Well, it’s a series, so – we started doing the Bostyn n’ Dobsyn/Jassbusters tour late last year, and we haven’t done New Zealand yet. So what we’ll do is we’ll play in a cinema or a theatre and we screen the first episode, and then Jassbusters come and do a performance, play their record, and I as Connan Mockasin will come out after that. So it’s three parts to the evening.
You’ve had a lot of time off since your last full album, and we’ve seen a lot of collaborations with Devonté Hynes, and James Blake, and MGMT, and Sam Dust. Do you have any more in the works, or are you going to be working on more Connan stuff?
I’ll wait and see. I wanna do another quick Jassbusters record, I think that would be nice. And I did an album with my dad [Ade Mockasin] in Marfa, Texas, almost a year ago. That was with Jassbusters and my friend John Carroll Kirby, and that was improvised. We made the album out there over a few days and it went brilliantly. We couldn’t do it again – we didn’t really know what to expect and that was the most effortless record I’ve ever been a part of. So, that will be coming out shortly.
The last few times I’ve seen you play you’ve had special guest appearances, Ade being the most special. Can we expect to see any surprises at these two shows?
I’m not sure, maybe Dobsyn in character sometimes – he’s turned up to some of them. He was in Manchester and the London show at The Barbican. James Blake has made an appearance, as he’s on the Jassbusters record as well. We’ll wait to see closer to the time.
How many of those wigs do you own? And is it hard to keep appearances up when you’re in character like that?
No, no there’s just two – one for each of us. And it’s not hard to keep [it up].
Are you a method actor? Are you permanently in character on tour, or do you drop in and out?
No, I mean the thing with Jassbusters, what we found was that we were essentially a support band for the tour, and we actually ended up slotting into that role, and becoming nervous, and it was actually quite hard. But it was really fun to be nervous, to feel that again, even though we were playing at our own concerts. It was a really strange feeling, and it took a few weeks to get more comfortable with that. We would come offstage sweating sometimes, it could be hard work.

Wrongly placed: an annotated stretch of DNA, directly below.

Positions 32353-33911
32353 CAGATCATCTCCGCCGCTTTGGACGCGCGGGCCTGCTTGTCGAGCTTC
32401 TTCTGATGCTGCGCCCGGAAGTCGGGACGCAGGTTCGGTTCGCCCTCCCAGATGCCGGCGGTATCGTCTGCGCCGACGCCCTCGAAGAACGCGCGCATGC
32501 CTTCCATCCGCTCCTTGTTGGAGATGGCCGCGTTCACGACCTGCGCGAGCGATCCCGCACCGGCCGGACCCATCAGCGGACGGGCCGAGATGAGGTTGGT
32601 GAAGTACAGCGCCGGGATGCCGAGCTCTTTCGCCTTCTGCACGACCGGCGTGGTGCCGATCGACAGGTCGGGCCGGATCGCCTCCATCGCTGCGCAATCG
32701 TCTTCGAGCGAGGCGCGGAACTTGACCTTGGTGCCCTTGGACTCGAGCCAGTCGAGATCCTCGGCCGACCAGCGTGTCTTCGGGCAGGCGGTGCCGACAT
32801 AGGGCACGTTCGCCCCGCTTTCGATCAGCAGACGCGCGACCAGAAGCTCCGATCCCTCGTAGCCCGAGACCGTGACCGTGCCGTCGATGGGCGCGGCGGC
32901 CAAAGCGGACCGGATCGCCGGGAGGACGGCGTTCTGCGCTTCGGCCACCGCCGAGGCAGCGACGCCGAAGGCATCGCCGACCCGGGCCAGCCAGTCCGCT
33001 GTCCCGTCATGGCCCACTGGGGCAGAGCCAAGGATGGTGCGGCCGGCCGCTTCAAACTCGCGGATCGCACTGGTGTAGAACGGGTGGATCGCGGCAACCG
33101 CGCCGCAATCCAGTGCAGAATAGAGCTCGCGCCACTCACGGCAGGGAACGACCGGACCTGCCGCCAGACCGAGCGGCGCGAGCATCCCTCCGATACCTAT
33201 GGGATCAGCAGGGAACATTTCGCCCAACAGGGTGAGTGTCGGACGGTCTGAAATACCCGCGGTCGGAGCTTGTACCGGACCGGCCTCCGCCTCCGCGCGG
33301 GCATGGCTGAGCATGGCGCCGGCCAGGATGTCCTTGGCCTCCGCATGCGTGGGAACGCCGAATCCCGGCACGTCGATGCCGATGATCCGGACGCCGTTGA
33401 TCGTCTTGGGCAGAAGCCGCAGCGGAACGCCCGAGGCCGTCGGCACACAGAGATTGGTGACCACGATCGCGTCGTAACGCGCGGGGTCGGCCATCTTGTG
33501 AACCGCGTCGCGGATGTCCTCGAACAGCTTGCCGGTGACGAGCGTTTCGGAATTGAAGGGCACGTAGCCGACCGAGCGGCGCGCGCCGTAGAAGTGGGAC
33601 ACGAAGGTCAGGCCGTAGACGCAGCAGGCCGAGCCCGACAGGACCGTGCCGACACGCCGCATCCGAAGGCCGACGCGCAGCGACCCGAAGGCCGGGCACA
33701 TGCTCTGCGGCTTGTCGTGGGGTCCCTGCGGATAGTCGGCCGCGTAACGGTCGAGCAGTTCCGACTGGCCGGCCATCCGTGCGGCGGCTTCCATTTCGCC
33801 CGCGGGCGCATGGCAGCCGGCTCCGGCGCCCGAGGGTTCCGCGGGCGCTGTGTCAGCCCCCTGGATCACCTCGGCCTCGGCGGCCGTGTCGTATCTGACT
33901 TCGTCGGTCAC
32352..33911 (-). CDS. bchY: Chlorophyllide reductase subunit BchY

That’s been the most enjoyable, interesting tour that I’ve ever done. I loved having that feeling of excitement and nerves again. I get very bored doing the same sort of stagnant release of a record, and touring the venues that are easiest for an agent to book, having a support band… so it’s made it more fun for us. And the audiences seemed to enjoy it as much as we did, which was great too.
How would you describe this Jassbusters music? When I listen to it, it is quite saucy. But a lot of your music is. What genre does ‘High School Music Teacher’ fit into, do you think?
It’s tricky, because originally when I asked them to play the role of music teachers making a record together, it wasn’t very listenable, and I wanted it to be something that I or we would like to listen to. And I just wanted it to be really simple, and not attention-seeking in any way or trying to compete with anything; just something that would be a nice record to put on.
And to relax you. I wanted it to be relaxing.
Subscribe to Rec Room a weekly newsletter delivering The Spinoff’s latest videos, podcasts and other recommendations straight to your inbox.